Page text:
Wednesday, October 21, 2009

Night Work

Night work has some very serious liabilities associated with it, and rightfully so. Trying to reset an internal clock is difficult at best, and the first night out is pure hell. I’m accustomed to going to bed around ten or so, maybe doing some writing before then, but by and large the closer to midnight it gets the more geared towards sleep I get. Perversely, I’m pretty much set at getting up between five and five thirty, and now that is what time I get off work.
The array of chemical weapons at my disposal is legion. My coffee is famous for both its high caffeine content and its ability to wipe out fire any colonies after one application. There are no-doz pills. There are energy drinks. There are Goody’s powders and if you live in a part of the country where they do not sell Goody’s powders, you may as well just start packing now. Get the red ones.
Yet I do realize this is a mistake. If I’m amped up when I get off work them I won’t be able to sleep and that will suck. I have to ride out this first night without any help at all. If I am to survive night work then I have to shift my clock as quickly as possible, and that means being half-dead by the time five rolls around.
Yet there are some benefits also. Night work means there will be no one else around. It means less traffic. It means I can be in a world all by own for hours on end. We’re milling up the old asphalt from a road and the machine makes a terrible racket. I put on hearing protection and the possibility of interrupted thought drops to near zero. The crew has been working together so long they communicate mostly through hand signals. They forget I’m around, and I can drop into a sort of zombie state as long as everything is going well, and it does.
The milling machine has a huge rotating drum with teeth on the outside of it that tears the road up, and throws the millings onto a conveyor belt that moves it to the bed of a semi truck. A truck backs up with no lights and I’m reminded there is peril here. The problem is a loose connection and the driver gets a warning not to come back without getting it checked. I write down the driver’s name and the truck number, and his foreman takes note that I’m taking notes. The machine roars and moves forward, times doesn’t roar, and creeps.
The milling crew is a sub contractor, but I like the way they work. They all carry small blinking lights on their hardhats. The man who guides the trucks back carries a large flashlight with a red cone on it. Watching them is fun because they’re good, and no matter what the profession, anyone doing a good job cannot be very boring. I check the depth of the milling and they check behind me, and I check behind them when they check it. We’re putting down new asphalt tomorrow, well someone else will, and how deep we mill is how deep the new asphalt will be. At a hundred bucks a ton, this is important.
At midnight I feel like death warmed over. Five hours to go and I’ve got a bad case of stumbles. My boots feel heavy. My face feels heavy. I fight off the urge to sit in the truck. The milling machine lumbers on slowly and eats asphalt. The crew tends to it and they forget I’m there. A short stories brews in my head, and I cannot flesh it out. That sounds odd, I know, but think of an idea for a story like finding an egg on the ground. You know something is inside but you do not know what. This one I work on, think about, and try to figure out what it is. Yes, it’s science fiction, I can tell that now, time travel, okay, but what? The story forms around a man who discovers aliens in the jungle of South America. They’ve been living there for quite some time, hidden from all humans, and one of them, curious about who and what he is, takes him in and heals his wounds. The man is a Nazi hunter, looking for evidence the Nazis came to South America to set up a colony. The alien offers to send the man back into time so he can kill Hitler, and the man gladly accepts. The alien warns the man that time travel is inexact, and he will only be able to go back within a range of years, not a certain date. The man winds up in Germany in 1936, kills Hitler, and to his horror, his followers set him up as a martyr and things go even worse than had he lived.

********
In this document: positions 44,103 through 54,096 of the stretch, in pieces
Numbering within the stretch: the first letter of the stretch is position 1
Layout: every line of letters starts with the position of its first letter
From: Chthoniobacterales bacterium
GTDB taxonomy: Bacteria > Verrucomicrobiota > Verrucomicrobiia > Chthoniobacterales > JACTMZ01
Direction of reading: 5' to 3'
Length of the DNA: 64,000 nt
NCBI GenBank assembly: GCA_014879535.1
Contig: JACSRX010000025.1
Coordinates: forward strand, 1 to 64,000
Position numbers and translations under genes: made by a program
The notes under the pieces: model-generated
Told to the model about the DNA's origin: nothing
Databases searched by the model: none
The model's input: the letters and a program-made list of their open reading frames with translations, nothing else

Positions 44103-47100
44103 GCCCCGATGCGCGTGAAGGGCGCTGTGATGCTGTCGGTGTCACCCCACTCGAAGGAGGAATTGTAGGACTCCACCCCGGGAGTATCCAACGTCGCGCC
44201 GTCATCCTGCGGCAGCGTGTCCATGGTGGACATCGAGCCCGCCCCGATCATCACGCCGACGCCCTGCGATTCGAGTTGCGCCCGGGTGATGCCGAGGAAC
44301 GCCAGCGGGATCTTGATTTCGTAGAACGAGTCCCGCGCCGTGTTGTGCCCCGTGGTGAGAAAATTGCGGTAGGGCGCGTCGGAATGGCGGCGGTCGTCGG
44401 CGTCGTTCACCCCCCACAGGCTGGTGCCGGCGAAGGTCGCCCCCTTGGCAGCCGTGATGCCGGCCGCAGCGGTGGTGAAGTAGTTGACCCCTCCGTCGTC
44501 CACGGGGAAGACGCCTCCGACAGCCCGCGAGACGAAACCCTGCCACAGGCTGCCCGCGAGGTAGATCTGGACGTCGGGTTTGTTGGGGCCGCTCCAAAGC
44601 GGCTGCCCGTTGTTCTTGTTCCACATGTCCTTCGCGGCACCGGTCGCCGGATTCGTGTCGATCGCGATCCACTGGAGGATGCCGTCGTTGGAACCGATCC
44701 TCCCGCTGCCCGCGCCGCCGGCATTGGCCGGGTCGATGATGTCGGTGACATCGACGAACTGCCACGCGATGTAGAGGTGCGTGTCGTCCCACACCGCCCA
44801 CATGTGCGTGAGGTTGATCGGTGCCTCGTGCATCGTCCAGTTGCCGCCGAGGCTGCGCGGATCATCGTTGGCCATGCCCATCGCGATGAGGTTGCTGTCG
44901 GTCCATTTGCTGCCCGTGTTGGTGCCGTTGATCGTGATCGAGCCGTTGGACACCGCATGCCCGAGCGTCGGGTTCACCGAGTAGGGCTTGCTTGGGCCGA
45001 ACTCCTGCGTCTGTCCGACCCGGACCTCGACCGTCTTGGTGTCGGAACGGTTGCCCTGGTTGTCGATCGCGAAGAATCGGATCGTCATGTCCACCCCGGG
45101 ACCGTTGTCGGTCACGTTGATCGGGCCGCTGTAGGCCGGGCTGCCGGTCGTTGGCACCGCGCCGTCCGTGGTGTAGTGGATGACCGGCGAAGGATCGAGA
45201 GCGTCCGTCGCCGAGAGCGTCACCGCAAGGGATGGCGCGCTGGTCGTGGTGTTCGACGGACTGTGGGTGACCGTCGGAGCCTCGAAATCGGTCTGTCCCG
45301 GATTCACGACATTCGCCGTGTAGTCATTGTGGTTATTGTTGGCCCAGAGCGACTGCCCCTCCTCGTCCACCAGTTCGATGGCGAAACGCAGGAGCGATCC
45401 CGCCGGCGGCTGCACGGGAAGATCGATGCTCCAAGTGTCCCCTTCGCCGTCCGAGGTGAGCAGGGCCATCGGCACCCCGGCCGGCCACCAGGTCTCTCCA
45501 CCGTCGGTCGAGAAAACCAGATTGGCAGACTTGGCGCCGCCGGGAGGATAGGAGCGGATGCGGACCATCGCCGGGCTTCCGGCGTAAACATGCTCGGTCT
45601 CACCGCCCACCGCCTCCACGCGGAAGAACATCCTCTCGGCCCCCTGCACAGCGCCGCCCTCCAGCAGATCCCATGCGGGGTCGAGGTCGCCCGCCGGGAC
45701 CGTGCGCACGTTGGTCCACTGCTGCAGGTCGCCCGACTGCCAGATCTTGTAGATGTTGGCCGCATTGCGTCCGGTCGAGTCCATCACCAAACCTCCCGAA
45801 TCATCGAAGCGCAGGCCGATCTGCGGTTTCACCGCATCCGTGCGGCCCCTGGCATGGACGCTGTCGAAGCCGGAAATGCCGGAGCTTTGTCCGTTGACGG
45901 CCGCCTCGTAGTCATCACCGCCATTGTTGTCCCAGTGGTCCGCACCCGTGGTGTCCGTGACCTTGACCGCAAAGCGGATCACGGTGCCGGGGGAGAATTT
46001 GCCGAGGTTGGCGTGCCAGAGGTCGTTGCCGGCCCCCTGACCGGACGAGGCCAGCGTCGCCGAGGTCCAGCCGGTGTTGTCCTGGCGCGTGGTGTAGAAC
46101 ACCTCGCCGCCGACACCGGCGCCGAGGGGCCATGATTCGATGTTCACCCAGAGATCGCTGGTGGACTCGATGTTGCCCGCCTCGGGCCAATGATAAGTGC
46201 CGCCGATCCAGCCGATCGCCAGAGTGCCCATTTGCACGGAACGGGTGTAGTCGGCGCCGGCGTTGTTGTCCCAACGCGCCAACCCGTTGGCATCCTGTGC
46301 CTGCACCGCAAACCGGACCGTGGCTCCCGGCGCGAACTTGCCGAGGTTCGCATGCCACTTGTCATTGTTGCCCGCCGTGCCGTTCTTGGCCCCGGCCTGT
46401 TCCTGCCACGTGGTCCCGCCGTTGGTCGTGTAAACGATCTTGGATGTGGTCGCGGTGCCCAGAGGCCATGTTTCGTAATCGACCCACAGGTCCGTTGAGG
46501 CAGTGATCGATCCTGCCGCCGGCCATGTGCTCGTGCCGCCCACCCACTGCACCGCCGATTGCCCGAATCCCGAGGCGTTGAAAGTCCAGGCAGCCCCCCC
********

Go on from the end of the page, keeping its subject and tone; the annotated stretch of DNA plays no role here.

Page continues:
The alien brings him back and he’s shaken by the experience. Graciously, the alien offers to send him back again, when Hitler was a child, and he think this is the way to go. But this time Stalin runs amok because there isn’t a Hitler to slow him down. With a weakened Germany, the Soviets sack Europe easily, and America turns to isolationism.
The alien brings the man back again, and once more offers him a chance to change history. Yet the man is at a loss to understand how now, and realizes the alien hasn’t really sent him back in time, but merely given him the illusion of it. The alien then shows him how different events in time might have changed the future, but now always as we might have thought it would have.

The story is okay, but it is just scaffolding at this point. How many people would go back and kill a ten-year-old Hitler if they had the chance? Would something worse than Hitler rise up? Would people think perhaps Stalin as the ultimate evil? What if a changed past because unstable were it altered, and nothing that had been would be again?
A car with a flat tire brings me back to the present. We help the man change the tire, and it’s only three in the morning. Two more hours and my brain doesn’t work anymore.
Take Care,
Mike

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